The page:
The introduction of a purchase order catalogue with approved products enables the process steps “order request” and “order” to merge and thus not only shortens throughput times, but also automates repetitive or manual activities. At the same time, technical and commercial compliance can be controlled via the catalogue. Therefore, IT and accounting usually plays a central role in the processing of this lever, in addition to procurement and the ordering stakeholders. Interfaces between internal ERP systems and the order catalogues must be defined. At the same time, the subsequent invoice verification and processing should also be automated (e.g., “3-way match” or a credit note procedure) so that the automation advantages can be used until the end of the entire process.

The transition from a pure price focus to a cost focus is essential when using the process lever. The target must be to optimize the total costs of ownership / acquisition. A slightly higher price per unit can reduce internal process cost in the procurement processes and thus be more favorable for the purchasing company. But beware: reducing process costs always means removing resources from the process and thus actually no longer producing the corresponding cost! This does not necessarily mean that people have to leave, as long as they are needed and bring added value to the company elsewhere.

Another example form after-sales service would be the dispatch of spare parts by a courier express parcel service provider (CEP) and its commissioning. The request for spare parts often cannot be planned in advance and therefore requires an efficient and cost-effective processing of “ad-hoc” service orders. In the category “CEP”, conditions for different levels of urgency should be contractually agreed on before the actual order. The urgency of the order depends on the individual order. An user-friendly process must ensure that the most attractive supplier from a purchasing and commercial point of view is actually ordered. A regular report on deviations allows to analyze the proportion of “wrongly” ordered suppliers to be reduced continuously. In order to ensure that the process is stable and user-friendly and to avoid possible unintentional non-compliance; purchasing, IT and the ordering department should be involved in defining the process and introducing it in the system landscape.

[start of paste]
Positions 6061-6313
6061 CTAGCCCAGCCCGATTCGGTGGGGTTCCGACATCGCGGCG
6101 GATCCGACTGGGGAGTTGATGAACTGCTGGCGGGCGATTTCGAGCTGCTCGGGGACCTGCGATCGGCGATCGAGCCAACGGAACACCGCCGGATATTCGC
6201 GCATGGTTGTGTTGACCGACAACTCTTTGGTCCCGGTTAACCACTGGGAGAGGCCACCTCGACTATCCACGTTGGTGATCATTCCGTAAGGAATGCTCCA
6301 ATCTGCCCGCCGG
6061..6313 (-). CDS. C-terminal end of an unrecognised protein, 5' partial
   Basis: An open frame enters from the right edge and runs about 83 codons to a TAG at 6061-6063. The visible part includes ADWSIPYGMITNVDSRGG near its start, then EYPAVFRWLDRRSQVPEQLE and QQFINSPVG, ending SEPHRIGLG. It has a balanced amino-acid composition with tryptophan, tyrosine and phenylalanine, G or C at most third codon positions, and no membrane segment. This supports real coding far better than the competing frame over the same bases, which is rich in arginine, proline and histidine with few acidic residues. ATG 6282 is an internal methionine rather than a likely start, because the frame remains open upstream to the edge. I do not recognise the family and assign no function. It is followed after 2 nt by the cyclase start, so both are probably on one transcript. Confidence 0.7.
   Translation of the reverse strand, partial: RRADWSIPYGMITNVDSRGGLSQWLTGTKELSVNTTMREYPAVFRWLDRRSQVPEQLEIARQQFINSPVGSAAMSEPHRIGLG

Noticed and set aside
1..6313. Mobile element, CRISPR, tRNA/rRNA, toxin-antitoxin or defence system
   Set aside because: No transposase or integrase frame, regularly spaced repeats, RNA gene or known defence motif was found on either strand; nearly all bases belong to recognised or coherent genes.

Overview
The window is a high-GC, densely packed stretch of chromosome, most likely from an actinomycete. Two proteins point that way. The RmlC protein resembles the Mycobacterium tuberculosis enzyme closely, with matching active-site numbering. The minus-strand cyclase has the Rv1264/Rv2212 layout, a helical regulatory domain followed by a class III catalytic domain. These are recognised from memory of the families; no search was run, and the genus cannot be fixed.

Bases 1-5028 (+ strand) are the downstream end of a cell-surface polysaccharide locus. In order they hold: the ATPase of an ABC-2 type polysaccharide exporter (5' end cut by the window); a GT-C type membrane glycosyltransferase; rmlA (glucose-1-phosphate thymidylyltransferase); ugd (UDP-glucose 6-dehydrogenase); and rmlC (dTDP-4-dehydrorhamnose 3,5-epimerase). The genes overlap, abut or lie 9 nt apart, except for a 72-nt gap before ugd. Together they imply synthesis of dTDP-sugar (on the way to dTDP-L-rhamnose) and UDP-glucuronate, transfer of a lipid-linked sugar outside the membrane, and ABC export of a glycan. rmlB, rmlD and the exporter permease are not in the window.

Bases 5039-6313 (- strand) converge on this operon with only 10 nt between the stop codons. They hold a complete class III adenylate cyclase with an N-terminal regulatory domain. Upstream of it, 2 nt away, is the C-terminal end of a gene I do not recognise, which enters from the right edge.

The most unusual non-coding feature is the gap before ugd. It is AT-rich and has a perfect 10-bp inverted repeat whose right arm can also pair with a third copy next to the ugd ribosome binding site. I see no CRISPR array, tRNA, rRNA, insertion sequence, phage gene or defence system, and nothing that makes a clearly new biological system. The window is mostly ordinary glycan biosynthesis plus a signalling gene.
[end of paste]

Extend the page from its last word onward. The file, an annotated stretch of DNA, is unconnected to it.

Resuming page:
In addition to the direct process-related savings, additional savings can be generated through the reduction of internal queries and operational troubleshooting. Afterwards the time freed up can be used for more value-adding activities.

Quantity –
„Can quantity effects be achieved through bundling?“

The aim of this lever is to reduce the proportional fixed costs by increasing the quantity, thus reducing the costs per unit. The reduction could also be generated at the supplier and then passed on to the ordering company as a proportional price reduction. An example for the use of this lever is the category “logistics (freight)”. Bundling can be achieved, for example, via different plants, longer periods or different suppliers. Bundling in this context does not necessarily mean the physical bundling of volume flows. Effects can also be achieved if a previously fragmented purchasing structure from different locations is replaced with a lead-buyer structure in which the supplier market is addressed jointly. Potential suppliers are thus more willing to make concessions compared to individual orders since the company´s actual annual demand can be easier estimated.

Bundling via a purchasing alliance together with other companies (usually from other sectors) is the supreme discipline of volume bundling. In addition to the purchasing department, the ordering departments of different locations must be involved to determine whether the purchased services are services that can be bundled. This lever has the maximum savings effects in the case of fragmented purchasing behavior, in which different users use different suppliers for the same demand and are in direct contact with them without the involvement of the purchasing department.

Purchasing as an interdisciplinary task of the entire company

The above-mentioned examples and instruments give an impression of purchasing possibilities to sustainably reduce costs or increase the value contribution of procurement. What they have in common is the necessary cooperation of different functions of the entire company with the procurement departement– the increased effort, however, justifies the generated cost reductions if applied correctly. These examples show once again that good procurement is not only the task of the procurement department; it’s the task of the entire company.

The next part of the article series will be dedicated to the four remaining levers and explain how important it is to choose the right lever for the respective category.